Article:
The Crush of the Crowd: Bottlenecks at the NYC Marathon

A crowd watches the 2017 NYC Marathon outside of Five Leaves restaurant in Green Point, Brooklyn on Nov. 5, 2017. (Photo by: Emilie Ruscoe)

On marathon morning, registered runners aren’t the only ones who wake up to an alarm and prepare to hit the streets. More than 1 million spectators line the 26.2-mile route through the five boroughs to cheer on the racers.

Though there is plenty of roadside to go around, not every inch of sidewalk draws the same crowd size. Certain spots along the route – the places with perfect vantage points, beloved eateries and great music – inevitably attract throngs of spectators to cheer, dance, nosh and bond over the course of the race.

“Every year, the marathon is a huge day for us, particularly because we get mobbed normally on brunches,” said Nate Boley, manager of Five Leaves in Greenpoint, Brooklyn, a popular brunch spot on the corner of Bedford Avenue and Lorimer Street near the marathon’s halfway mark.

“When you add an extra 250 people trying to steal chairs and stand around while we’re working, it tends to get extra out of control,” Boley said.

To keep things running smoothly, Boley plans ahead. “We add a couple of extra people to the floor to help with the large crowd,” he said. Changing the flow of the restaurant can be a “slippery slope” when things get especially busy, but it’s worth it for Five Leaves. “A lot of people want to camp and watch the runners, so we play a bit of a game with everyone,” he said.

Marathon runners round a street corner in Green Point, Brooklyn, on Nov. 5, 2017. (Photo by: Emilie Ruscoe)

A few miles south, Park Slope’s neighborhood block associations congregate for bake sale fundraising on the turf at J.J. Byrne Playground near where the runners pass the park on Fourth Avenue.
Manny Miravete and his son Julian, 8, usually watch the marathon after Julian gets out of his weekly Sunday morning basketball practice at the 78th precinct.
“Usually on marathon Sunday, we go and there are some spectators lined up and some musicians lined up, but the first runners haven’t come through yet, and then we’re in there for an hour and a half for basketball,” Miravete said. “And when we get out, that’s when see see the hoards of people coming through.”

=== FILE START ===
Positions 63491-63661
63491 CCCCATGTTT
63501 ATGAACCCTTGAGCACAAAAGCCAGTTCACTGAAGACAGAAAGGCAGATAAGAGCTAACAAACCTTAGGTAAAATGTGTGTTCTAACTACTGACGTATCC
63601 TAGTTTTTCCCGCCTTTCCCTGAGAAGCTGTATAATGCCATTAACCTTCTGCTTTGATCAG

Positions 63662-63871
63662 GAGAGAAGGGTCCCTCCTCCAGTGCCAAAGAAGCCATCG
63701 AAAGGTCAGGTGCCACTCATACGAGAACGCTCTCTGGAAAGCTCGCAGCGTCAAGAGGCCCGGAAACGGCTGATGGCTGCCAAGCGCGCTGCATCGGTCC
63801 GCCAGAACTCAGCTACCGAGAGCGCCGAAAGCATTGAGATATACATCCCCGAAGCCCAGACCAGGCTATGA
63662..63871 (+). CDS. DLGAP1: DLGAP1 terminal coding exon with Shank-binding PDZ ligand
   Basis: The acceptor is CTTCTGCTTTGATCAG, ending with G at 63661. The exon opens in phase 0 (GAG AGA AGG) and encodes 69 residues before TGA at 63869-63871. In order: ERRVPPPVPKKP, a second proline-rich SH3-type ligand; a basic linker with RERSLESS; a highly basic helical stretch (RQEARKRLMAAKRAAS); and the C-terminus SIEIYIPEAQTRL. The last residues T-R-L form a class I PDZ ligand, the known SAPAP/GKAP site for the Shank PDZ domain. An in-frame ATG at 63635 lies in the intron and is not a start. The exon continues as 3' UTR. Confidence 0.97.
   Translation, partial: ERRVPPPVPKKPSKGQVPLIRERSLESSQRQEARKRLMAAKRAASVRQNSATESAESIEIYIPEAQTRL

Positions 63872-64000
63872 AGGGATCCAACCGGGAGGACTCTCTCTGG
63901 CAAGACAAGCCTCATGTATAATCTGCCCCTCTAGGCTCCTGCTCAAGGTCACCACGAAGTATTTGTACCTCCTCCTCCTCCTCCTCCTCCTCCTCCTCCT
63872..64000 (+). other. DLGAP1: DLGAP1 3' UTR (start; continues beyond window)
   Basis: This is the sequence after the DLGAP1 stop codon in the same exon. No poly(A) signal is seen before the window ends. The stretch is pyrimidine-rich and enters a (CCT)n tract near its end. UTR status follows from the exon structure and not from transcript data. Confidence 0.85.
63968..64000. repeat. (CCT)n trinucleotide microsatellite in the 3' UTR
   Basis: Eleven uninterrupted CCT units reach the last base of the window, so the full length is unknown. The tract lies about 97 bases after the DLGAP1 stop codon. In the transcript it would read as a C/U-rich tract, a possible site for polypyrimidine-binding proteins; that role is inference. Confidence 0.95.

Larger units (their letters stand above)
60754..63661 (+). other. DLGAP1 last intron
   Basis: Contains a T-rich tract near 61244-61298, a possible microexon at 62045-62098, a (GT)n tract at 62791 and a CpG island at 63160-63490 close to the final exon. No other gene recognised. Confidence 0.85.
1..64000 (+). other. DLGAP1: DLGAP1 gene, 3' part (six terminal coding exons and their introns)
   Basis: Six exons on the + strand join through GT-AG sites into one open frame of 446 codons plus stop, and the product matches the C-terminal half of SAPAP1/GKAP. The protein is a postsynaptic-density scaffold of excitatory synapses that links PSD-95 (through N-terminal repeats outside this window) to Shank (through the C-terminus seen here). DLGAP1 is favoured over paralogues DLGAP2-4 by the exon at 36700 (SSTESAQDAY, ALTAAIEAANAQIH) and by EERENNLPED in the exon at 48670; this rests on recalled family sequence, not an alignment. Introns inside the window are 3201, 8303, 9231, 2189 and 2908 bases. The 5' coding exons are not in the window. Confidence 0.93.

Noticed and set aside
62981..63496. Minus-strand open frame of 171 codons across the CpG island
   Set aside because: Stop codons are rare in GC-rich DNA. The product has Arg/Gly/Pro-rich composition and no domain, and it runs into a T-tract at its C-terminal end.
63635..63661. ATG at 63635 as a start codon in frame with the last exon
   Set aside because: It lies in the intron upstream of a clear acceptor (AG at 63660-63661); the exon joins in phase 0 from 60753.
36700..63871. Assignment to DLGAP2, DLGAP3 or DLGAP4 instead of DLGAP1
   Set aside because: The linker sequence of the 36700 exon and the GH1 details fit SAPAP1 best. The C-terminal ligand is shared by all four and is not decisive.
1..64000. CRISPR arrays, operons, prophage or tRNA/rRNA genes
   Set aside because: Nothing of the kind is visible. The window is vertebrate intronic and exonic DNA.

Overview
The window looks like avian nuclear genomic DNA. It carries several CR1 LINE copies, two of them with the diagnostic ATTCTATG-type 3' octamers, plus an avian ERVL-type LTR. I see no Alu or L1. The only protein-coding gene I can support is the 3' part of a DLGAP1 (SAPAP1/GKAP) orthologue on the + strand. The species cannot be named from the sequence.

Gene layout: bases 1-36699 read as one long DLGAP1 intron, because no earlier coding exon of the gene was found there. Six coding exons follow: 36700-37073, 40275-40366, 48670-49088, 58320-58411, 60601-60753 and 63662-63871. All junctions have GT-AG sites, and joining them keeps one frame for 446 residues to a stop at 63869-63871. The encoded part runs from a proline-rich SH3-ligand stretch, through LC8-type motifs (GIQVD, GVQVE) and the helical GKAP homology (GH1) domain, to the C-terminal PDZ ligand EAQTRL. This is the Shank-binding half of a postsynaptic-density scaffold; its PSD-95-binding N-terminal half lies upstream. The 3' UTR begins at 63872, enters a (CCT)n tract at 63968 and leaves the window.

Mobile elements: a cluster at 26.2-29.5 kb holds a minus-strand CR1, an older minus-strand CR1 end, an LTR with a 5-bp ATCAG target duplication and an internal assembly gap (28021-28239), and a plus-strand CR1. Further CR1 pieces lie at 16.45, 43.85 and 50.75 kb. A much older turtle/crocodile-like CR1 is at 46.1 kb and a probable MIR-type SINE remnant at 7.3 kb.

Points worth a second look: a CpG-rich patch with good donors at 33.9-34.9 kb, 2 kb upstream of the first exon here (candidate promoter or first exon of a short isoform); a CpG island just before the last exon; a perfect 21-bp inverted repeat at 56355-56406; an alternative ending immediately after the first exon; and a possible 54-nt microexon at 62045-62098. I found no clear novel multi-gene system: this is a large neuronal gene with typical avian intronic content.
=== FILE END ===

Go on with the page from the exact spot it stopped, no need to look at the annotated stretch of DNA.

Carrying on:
Miravete and Julian took extra steps to ensure they wouldn’t miss a friend running in the race. By using an app to track their friend’s progress, they were ready to cheer her on when she ran past.

Across the river in Manhattan, Abdul Ati, who operates a smoothie cart at the entrance of Central Park on Columbus Circle, arrives at his usual spot early to accommodate the crowds.

Ati has worked Columbus Circle since 2013, and the marathon is one of his biggest sales days of the year. Marathon spectators like smoothies, he says, and his big sellers on marathon day are No. 21 and 1 on his menu: A “fruitti-tutti”- made with banana, mango, pineapple and strawberries- and a healthier version that replaces the strawberries with kale. The day can be exhausting, but Ati doesn’t mind. “I love it, actually,” he said.

Marathon spectators on the other side of town eat healthy too. At Under the Bridge restaurant on the corner of First Ave. and 59th Street, owner and manager Christos Xirogiannis says his patrons order salads as they watch the runners descend from the bridge and turn the corner to head north. Xirogiannis, who is Greek, calls the marathon one of his proudest days of the year.

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